Straight out the gate this series surpassed its New 52 counterpart by having the Pre-New 52 Superman not be an angry jerk. Yes, NuSupes kind of outgrew it eventually, but it just didn’t make him that likeable. But this Superman is restrained, polite and just loving. He’s the Superman I can see actually inspiring people to be better. And despite the tragedy he’s faced, including the loss of his entire universe, he still is truly the hero others should aspire to be. He’s the stern father that the superhero community needs, what with his decades of experience and happily married life with Lois Lane.
Not only that, but just giving him a son opened up so many avenues for storytelling. Parenting, like most good Superman stories, isn’t a problem that can be solved by Superman’s brute strength. And it’s not something he’ll always be perfect at; because he’s a person, and nobody is ever really prepared for parenthood. And that’s if his son didn’t have his powers half the time! And the kid himself, Jonathan, is just a great character. He’s got parts of his father in him, like his goody goodness and awkwardness around girls (his scenes with his neighbour Kathy are easily the most adorable scenes from this entire year), but he’s also got his mother’s inquisitiveness and fire. He’s got so much potential, but is unsure of himself and his ability to live up to his father’s legacy. He’s got a friendly rivalry with Damian Wayne. He’s just such a breath of fresh air.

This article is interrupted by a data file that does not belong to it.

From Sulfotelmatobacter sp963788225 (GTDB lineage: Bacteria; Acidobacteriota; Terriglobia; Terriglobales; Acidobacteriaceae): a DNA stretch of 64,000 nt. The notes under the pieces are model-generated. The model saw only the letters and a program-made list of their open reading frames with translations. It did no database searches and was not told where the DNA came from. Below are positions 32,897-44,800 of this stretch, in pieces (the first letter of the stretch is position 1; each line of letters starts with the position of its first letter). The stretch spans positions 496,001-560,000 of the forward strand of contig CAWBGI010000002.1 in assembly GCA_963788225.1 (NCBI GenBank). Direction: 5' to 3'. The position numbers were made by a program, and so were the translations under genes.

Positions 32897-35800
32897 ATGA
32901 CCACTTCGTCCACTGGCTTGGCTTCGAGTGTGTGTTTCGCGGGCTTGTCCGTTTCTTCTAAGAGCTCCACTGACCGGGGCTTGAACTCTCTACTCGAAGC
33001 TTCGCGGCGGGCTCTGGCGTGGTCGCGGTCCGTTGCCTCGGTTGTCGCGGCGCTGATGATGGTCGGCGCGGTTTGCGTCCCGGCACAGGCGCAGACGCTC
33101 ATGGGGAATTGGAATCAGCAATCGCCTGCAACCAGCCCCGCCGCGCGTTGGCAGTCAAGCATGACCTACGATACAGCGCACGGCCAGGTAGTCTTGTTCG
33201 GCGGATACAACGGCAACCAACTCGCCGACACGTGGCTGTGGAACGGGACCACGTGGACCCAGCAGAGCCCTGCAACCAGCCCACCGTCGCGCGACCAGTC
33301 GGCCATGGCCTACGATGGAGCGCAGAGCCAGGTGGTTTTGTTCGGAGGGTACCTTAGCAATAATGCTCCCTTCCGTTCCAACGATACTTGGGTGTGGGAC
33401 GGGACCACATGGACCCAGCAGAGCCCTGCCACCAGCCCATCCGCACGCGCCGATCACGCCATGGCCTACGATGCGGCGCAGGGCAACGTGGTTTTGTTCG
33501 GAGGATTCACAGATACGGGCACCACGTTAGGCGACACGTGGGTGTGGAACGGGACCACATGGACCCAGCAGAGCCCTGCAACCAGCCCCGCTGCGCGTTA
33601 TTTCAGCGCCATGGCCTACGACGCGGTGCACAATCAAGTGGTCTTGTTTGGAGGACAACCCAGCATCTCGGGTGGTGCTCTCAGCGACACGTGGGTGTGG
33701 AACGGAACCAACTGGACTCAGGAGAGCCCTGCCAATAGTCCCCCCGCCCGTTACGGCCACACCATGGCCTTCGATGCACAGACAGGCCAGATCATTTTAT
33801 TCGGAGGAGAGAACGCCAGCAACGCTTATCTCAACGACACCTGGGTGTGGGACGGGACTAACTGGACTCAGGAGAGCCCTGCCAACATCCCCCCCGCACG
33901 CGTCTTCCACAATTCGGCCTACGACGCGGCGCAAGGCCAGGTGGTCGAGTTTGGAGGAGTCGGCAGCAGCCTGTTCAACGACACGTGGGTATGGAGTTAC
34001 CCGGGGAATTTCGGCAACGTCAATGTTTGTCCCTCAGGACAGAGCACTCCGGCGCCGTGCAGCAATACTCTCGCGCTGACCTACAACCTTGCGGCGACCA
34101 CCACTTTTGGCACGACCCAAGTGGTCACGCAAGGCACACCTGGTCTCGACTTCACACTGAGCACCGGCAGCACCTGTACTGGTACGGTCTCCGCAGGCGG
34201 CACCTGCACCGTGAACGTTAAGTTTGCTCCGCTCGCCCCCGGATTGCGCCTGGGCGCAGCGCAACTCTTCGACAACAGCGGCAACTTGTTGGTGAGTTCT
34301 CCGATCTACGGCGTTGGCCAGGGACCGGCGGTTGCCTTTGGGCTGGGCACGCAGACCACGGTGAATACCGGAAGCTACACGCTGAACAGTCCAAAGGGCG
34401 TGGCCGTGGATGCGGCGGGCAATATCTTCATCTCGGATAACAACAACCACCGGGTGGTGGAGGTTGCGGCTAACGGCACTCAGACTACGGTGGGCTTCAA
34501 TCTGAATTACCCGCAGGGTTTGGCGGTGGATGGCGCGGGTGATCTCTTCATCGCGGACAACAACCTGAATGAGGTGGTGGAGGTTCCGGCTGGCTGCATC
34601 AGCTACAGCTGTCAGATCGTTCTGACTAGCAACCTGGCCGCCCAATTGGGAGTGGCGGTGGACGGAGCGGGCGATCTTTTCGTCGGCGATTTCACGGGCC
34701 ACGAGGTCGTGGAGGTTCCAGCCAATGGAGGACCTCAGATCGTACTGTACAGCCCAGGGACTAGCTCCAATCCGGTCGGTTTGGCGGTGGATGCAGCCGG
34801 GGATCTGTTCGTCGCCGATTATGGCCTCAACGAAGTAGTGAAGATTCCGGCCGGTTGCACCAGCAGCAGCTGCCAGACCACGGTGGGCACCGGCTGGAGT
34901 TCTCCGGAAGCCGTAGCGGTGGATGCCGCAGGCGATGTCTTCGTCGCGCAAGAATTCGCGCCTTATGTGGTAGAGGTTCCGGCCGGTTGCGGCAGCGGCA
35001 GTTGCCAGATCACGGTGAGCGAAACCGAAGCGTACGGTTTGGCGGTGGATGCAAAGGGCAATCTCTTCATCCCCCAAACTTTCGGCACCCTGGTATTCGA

That can sum up this entire series, really: it’s such a breath of fresh air to read a Superman who is married and has a son, and is truly inspiring after the lack of marriage and the de-ageing of characters in the New 52. Sentimental and filled with heartwarming moments, this is Superman at his best: as an inspiring hero, a father figure who is still relatable, tackling problems he can’t just punch his way out of. While it feels like it’s got some filler, Tomasi’s Superman clearly understands what Superman should be.
7. Silver Surfer
Written by Dan Slott
Art by Mike Allred
Colours by Laura Allred